Christmas Handicappers Blog

02 Jan 19


Clan des Obeaux and Harry Cobden after winning The 32Red King George VI Chase

The 2018 renewal of the 32Red King George VI Chase at Kempton looked a strong affair with several interesting runners, writes Martin Greenwood, but in event the race fell apart somewhat with mid-race carnage and disappointments rendering the result probably less informative than it could have been.

However, that shouldn’t take anything away from Clan des Obeaux who was unexposed over staying trips. The 2016 winner Thistlecrack was the only one to make a race of it in the closing stages but Clan des Obeaux always seemed to have his measure and went on to beat that rival by a length and a half, with seemingly something left in the tank.

Historical standards suggest the winner should be in the low 170s, and allied to the fact that Thistlecrack was rated 170 when successful two years ago, I am happy to rate Clan des Obeaux 173, with the promise of more to come.

That pair gave Bristol de Mai’s Haydock win a boost, though the runner-up that day, 2018 Gold Cup winner Native River, was obviously a disappointment of sorts, though it seems likely that this sharper test of stamina wasn’t in his favour and he did plug on having been off the bridle from an early stage.

Following collateral movements to the Haydock race, we currently have both Clan des Obeaux and Bristol de Mai heading the best staying chase performances of 18/19 on 173. Both Native River, and perhaps even the amiss Might Bite, still have time to show their credentials before the 2019 Gold Cup.

The Irish equivalent of the King George was the Savills Chase at Leopardstown, and similarly to Kempton there was an unsatisfactory feel to the race and some disappointments, chief among them Road to Respect (though he stumbled badly around 3 out). The whole field raced bunched more or less the whole way and only the unexposed winner, Kemboy, managed to put any meaningful distance between himself and the rest as he scooted away in impressive style. Like Clan des Obeaux, this is clearly a personal best for Kemboy who is now rated 167, and he also looks to have further progress in him.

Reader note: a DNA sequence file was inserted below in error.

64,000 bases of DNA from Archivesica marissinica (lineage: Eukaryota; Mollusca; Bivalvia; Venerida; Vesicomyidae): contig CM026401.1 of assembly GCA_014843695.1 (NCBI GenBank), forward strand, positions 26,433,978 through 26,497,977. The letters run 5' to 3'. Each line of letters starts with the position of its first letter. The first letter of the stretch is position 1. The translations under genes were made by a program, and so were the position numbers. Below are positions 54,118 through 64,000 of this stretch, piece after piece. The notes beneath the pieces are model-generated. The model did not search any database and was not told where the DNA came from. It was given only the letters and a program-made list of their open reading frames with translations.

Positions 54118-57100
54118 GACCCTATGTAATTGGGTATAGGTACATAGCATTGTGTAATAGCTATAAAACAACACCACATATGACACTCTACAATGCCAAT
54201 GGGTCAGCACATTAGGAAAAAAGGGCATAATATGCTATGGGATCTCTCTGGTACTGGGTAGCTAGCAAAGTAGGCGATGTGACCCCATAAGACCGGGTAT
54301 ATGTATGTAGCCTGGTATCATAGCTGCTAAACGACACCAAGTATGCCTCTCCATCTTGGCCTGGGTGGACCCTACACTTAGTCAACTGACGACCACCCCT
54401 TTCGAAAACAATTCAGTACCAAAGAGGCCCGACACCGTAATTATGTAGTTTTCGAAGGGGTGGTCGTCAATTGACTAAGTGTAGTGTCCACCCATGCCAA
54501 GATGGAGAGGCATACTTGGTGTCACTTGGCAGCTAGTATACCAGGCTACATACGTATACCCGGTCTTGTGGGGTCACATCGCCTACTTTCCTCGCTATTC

We were also treated to two good novice staying chases at the same two courses. At Kempton Star mare La Bague Au Roi needed virtually all of her 7-lb sex allowance to prevail in a hot 32Red Kauto Star Novices’ Chase, jumping superbly and rallying gamely to deny Topofthegame in a race in which both Bags Groove and The Worlds End were major disappointments. Given La Bague Au Roi was top rated going in, she is left on 150, while Topofthegame and the staying-on Santini have both been edged up 1 lb to 155 and 153 respectively. The last-named left the strong impression that a more galloping test will see him in a better light.

Rated in the same ballpark is Delta Work (154), who is the best staying novice chaser in Ireland at the minute. He had the measure of Mortal when that horse ploughed through the last in the Neville Hotels Novices’ Chase at Leopardstown. All things considered the RSA Chase at the Cheltenham Festival is already looking a very tasty affair.

Blue day for Buveur punters

Verdana Blue and Nico de Boinville (blue) winning The Unibet Christmas Hurdle

Just as the Fighting Fifth had seemed to establish the pecking order for the Unibet Champion Hurdle, the Christmas period has done a fair bit to muddy the waters, writes David Dickinson

Kempton’s Unibet Christmas Hurdle was a tremendous spectacle for all except those who had backed the favourite at prohibitive odds. It saw a masterful stalking ride by Nico de Boinville on Verdana Blue, picking stablemate’s Buveur d’Air’s pocket in the shadow of the post. Speed from the last was the key, with Verdana Blue getting from the last to the line about a third of a second faster than her highly able stable-companion Mister Fisher had managed in a more slowly-run race earlier in the card.

I don’t think the race played to Buveur d’Air’s strengths, but We Have a Dream’s recent Cheltenham run showed Verdana Blue’s win in the Elite hurdle in a better light (the level of that  race has now been raised), and she has been awarded a new mark of 157 (up 5 lbs). With her sex allowance she is clearly capable of being a factor come Cheltenham in March.

I suppose with Buveur d’Air being outspeeded at Kempton, that Samcro, who he readily outpaced at Newcastle in the Fighting Fifth, was found out in what developed into a speed test at Leopardstown three days later should not have been such a shock, though to many it was.

Quite what to make of that Ryanair Hurdle form is open to debate. Surely Tombstone is somewhat flattered by the soft lead but the winner, Sharjah, is improving and clearly very decent. The way the race developed didn’t play to Supasundae’s strengths but he ran a blinder in second. Both should be on any list of Champion Hurdle contenders and I personally wouldn’t write off Samcro yet in a truly-run race or Melon, who made a bad mistake here on his comeback run.

The juvenile hurdle scene became a little clearer over the festive period, on this side of the water at least. Our best two juveniles (I say ‘ours’, though they both began their hurdling careers in France) had a fine battle in the Grade 1 Coral Finale Hurdle at Chepstow, where Quel Destin (148) just edged out Adjali (147).